Over the past decade it’s been no secret that church choirs have declined. The domino effect of Covid and the closure of choral publishers will be the final nail in the coffin for choirs as we have known them.
Choirs are repeatedly mentioned in the Bible so no, choirs will not die. Instead, they’ll (have to) transform to fit the culture. In fact, many choirs have been transforming naturally over the past several years to stay alive and current, but now the stragglers will be forced to change or they’ll cease to exist.
Today we see two types of choirs have emerged:
Performance Choir: This group typically rehearses and performs a choir anthem every Sunday while the congregation sits and listens.
Praise Choir: This group is little more than a large praise team who leads the congregation in contemporary worship music.
Of course, there’s overlap. Praise Choirs may occasionally perform a new praise song or provide background vocals for a soloist, and the Performance Choir may lead the congregation in hymns from the hymnal.
Even before Covid the Performance Choir’s days were numbered. Decades ago life centered around the church (as a child I recall going to church Sunday morning, Sunday night, Wednesday night with various week-long revival meetings scheduled throughout the year) and it was much easier to grow a choir in that era.
With today’s busy schedules people simply don’t have time for lengthy rehearsals to prepare for a complex weekly anthem (I remember being a part of a fantastic Performance Choir thirty years ago – rehearsal time was 100% devoted to that weekly anthem and not a thought was given to singing the hymns from the hymnal because everyone could read music.)
Lack of music education in home and school means few people can read music, further complicating the learning of those complex weekly anthems. The praise choir at a megachurch where I once worked was made up of regular, everyday people who could not read a note of music yet wanted to sing in a group. Not a single man in the choir could read music (and this was a group of at least 100 people!) This weakness was overcome with creating rehearsal CDs choir members could use throughout the week so the weekly rehearsal time wasn’t wasted with plunking out and teaching notes. Learning that week’s congregational music was all they could handle, let alone a weekly anthem.
And that’s why the traditional Performance Choir is out of the question for the vast majority of contemporary churches (and we have reached that threshold where contemporary worship is the norm) – there’s no time and now, even fewer resources. There will always be a remnant of the Performance Choir – every sizeable town will have a traditional church or three who can maintain this performance paradigm (and I’ll bet you any amount of money they have to hire professional singers as section leaders or beef up their sound with multitracks!) but most churches will have to adapt.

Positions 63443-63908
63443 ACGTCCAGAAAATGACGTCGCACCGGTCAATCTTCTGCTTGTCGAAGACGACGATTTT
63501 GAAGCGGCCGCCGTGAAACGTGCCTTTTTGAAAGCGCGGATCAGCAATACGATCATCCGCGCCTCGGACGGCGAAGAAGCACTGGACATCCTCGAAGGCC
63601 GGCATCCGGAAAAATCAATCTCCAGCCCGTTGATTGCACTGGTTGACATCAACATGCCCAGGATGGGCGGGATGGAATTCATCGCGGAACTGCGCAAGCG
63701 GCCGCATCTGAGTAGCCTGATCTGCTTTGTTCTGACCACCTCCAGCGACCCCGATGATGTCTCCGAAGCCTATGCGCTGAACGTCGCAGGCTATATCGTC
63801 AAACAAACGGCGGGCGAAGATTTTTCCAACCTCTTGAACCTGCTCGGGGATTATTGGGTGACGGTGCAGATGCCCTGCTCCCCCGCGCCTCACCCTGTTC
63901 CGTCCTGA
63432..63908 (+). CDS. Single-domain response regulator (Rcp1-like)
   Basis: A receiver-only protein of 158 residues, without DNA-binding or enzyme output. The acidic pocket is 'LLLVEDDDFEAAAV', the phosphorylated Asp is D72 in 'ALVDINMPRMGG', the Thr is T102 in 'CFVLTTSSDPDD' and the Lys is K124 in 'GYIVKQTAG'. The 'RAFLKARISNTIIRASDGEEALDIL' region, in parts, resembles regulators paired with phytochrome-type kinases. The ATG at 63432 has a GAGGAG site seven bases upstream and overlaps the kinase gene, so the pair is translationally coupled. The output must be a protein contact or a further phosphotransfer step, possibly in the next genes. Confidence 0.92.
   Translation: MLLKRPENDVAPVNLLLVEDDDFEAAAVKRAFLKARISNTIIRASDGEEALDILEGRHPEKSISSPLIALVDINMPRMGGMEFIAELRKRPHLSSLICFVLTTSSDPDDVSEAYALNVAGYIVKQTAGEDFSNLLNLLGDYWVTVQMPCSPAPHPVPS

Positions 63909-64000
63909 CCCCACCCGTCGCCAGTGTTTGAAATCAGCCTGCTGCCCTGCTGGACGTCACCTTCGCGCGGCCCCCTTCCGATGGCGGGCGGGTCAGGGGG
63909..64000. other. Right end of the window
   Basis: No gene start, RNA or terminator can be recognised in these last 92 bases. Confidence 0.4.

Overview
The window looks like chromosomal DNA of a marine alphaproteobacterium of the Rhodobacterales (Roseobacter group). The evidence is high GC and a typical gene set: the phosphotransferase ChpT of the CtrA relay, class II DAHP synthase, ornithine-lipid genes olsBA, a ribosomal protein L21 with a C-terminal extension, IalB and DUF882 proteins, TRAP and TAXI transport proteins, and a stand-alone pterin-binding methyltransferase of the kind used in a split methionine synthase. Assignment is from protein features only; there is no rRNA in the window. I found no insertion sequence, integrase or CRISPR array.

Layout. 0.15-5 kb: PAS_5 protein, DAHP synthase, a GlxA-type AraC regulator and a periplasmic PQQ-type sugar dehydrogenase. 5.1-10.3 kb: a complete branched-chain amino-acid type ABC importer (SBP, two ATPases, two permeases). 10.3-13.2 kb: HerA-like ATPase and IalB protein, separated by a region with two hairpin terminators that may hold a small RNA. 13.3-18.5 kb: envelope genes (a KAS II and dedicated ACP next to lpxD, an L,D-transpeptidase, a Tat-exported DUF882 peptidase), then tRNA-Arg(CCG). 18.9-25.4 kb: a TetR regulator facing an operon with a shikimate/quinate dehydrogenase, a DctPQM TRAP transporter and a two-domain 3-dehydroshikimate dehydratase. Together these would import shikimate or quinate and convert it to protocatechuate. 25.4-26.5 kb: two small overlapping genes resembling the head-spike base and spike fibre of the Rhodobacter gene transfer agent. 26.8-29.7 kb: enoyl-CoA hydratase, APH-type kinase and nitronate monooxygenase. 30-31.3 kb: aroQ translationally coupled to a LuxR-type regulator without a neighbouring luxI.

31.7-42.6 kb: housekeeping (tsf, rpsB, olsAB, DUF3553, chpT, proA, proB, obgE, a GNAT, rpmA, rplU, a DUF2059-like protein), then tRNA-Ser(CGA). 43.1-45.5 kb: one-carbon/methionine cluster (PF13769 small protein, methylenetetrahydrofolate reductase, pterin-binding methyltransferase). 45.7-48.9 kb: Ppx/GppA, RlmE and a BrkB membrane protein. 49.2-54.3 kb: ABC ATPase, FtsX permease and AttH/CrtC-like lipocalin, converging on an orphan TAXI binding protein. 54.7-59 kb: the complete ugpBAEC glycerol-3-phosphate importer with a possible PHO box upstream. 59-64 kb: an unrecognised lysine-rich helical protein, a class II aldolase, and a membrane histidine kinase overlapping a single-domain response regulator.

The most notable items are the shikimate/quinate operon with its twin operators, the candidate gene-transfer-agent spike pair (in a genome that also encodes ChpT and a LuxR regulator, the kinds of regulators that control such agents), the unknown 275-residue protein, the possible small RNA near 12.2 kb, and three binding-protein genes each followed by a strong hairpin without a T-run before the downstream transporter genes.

And after it’s all said and done, does the modern churchgoer even want to listen to a Performance Choir perform? Nope.
A few years ago I quoted a friend in my controversial article “I Hate Choirs.” At lunch, he said “Choirs are irrelevant. They perform boring, outdated music. I could tolerate boring, outdated music if it was done well, but amateur choirs usually sound terrible. You can’t expect them to sound good with an hour of rehearsal on Wednesday night.”
The 21st century churchgoer is much more musically sophisticated than his 20th century counterpart of even twenty five years ago. In those days an off pitch singer or shaky choir was mostly tolerated (did we almost expect church music to be lousy?) Perhaps the average person couldn’t even detect the poor quality.
Megachurches these days can rival and surpass a touring CCM artist with talent and production. The average person sees no point in listening to a rag-tag team of under rehearsed singers struggling to perform. Maybe that’s why there’s this trend where half the congregation shows up twenty minutes late in time for the sermon and just missing the music!
Many Performance Choirs will refuse this new, Praise Choir paradigm shift. After performing for years, the Performance Choir member perhaps feels leading, not performing, is beneath them.
Bottom Line: Choirs won’t die, but they’ll have to transform. This is a great time in history to reboot your ministry – maybe it’s time to start (or restart) a Praise Choir from scratch.